The best laser measure

Bob Beacham

Bright light, particularly sunshine, makes lasers difficult to pick out. Laser-enhancement glasses let you see the beam more easily. They are available in red or green.

A good laser measure fits in your pocket like a tape measure. But where a tape is restricted to about 25 feet, these tools can exceed six times that.

When shopping for a laser measure, you should decide whether one of the cheap models meets your needs or whether you need a more advanced model with additional features like built-in memory.

We've put together a quick, useful guide that outlines the key features you should consider. We've also chosen a few favorites. Our top pick, the Bosch Blaze, offers tremendous accuracy and distance, plus the reliability and durability that a busy professional demands.

Considerations when choosing laser measures

All laser measures use the same principle: projecting a fine beam of light that bounces off an object and then calculating distance by the time it takes the beam to return. So why are there such variations in the specifications and prices of those tools? It's partly the quality of the optics and software, and partly the feature set. A good starting point is the accuracy and range of a particular model.

Accuracy and range

In general, greater range and better accuracy indicate a more reliable laser measure. While some cheap laser measures have fairly modest range, we'd look for at least 150 feet. Accuracy to 1/16 inches will be sufficient for most, but models that go to 1/32 inch are also available and will produce more reliable results.

Measurement capabilities

Measuring distance is the first thing you think of, but most of these tools offer much more than that.

Area measurement is a common function, as is volume. Most laser measures will also add and subtract one area from another, so you can work out unusual shapes.

More advanced models can also calculate pythagorean values (also called hidden values). This means that given the distance to an object and the angle from the ground to the top of the object, it's possible to calculate the height without directly measuring it. This is very useful if you need the dimensions of something you can't actually get to.

Many models use imperial or metric measurements, and some will give readings as either decimal or fractional.



Many laser measures have a memory, which eliminates the need to write down measurements as you work Capacity varies. A few models can also connect to your smartphone, tablet or laptop to record data.

Screen size

All of these devices are quite compact, which makes screens small and can affect legibility. If you have difficulty reading, look for a model with a larger display.


Most laser measures are powered by AAA batteries (which are often included), and a few come with rechargeable lithium-ion versions.


The cheapest laser measures we looked at are around $25, though models in this range are generally less accurate and lack features like memory and area measurement. For $50 to $120 are more accurate models with additional features, and professional laser measures with Bluetooth functionality and extreme accuracy cost from $120 to $200.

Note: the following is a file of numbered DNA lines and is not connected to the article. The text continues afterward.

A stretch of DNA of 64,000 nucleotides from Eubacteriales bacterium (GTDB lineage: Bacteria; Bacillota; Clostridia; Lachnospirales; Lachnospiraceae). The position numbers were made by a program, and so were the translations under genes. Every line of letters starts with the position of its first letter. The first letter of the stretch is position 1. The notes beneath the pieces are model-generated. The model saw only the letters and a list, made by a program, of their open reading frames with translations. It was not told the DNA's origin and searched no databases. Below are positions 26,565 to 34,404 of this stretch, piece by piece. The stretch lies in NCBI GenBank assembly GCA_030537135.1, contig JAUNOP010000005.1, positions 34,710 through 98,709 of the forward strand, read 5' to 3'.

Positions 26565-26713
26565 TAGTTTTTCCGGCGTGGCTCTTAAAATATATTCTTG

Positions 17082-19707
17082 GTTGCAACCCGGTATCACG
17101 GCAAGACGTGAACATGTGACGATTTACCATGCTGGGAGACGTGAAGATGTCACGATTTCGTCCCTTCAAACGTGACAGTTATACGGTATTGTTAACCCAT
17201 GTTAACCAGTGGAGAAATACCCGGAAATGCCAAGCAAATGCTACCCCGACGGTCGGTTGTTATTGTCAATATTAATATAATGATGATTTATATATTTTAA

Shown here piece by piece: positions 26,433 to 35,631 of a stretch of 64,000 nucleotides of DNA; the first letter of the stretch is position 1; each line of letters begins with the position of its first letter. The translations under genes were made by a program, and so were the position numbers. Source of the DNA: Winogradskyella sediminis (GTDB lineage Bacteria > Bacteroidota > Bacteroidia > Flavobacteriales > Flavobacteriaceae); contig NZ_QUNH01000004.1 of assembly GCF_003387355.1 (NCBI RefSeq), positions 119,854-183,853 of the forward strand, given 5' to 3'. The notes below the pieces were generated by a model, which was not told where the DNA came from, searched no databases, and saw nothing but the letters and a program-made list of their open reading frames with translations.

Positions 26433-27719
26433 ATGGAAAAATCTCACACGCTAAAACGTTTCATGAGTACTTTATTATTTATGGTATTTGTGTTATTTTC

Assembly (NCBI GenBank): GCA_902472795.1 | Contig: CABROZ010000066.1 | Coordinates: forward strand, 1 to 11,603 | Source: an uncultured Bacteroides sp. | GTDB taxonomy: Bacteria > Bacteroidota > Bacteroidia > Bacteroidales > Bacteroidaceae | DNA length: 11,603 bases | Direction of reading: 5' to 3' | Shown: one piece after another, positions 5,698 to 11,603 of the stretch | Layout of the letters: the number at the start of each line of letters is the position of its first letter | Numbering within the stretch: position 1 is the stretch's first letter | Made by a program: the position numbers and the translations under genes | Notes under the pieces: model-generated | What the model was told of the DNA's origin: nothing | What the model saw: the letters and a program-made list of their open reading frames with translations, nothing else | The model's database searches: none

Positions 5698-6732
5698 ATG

Q. Are the laser beams in these tools safe?

A. You should never shine a laser at anyone to avoid damaging their eyes -- though with these devices it's unlikely to be dangerous. These lasers are either Class II or Class III (or variations of), the most powerful of which are still rated as "low risk of injury."

Q. Can I use a laser rangefinder for the same job?

A. No. Although technically they use the same principal, a laser rangefinder is designed for much greater distances. As a result, it doesn't have the accuracy required for precise measurement.

Laser measures we recommend

Best of the best: Bosch's Blaze Pro 165' Laser Measure

Our take: A pocket-sized high precision device that is perfect for the jobsite.

What we like: This high-accuracy model provides distance, area, volume and pythagorean functions, plus live readings. Rugged IP54 rated case. Digital level.

What we dislike: Very little. Fractional measurements are difficult to read.

Best bang for your buck: TACKLIFE's HD60 195' Laser Measure

Our take: A surprisingly wide feature set in a tool that's cheap enough for DIY users.

What we like: Capable of a range of readings, including volume and adding and subtracting measurements. Bubbles ensure accurate alignment for vertical and horizontal measurements. Fractional or decimal readout.

What we dislike: Inconsistent quality control. Can produce different readings over the same distance.

Choice 3: Leica's Disto 200' Laser Measure

Our take: A very compact model from one of the world's leading manufacturers of optical devices.

What we like: Excellent range and ISO-certified accuracy. Will calculate distance, area, and volume. Dust and splash-proof, with an IP54 rating. Belt clip, holster, and batteries included.

What we dislike: Bluetooth can be flaky. Users are critical of app. Expensive.

Bob Beacham is a writer for BestReviews. BestReviews is a product review company with a singular mission: to help simplify your purchasing decisions and save you time and money. BestReviews never accepts free products from manufacturers and purchases every product it reviews with its own funds.

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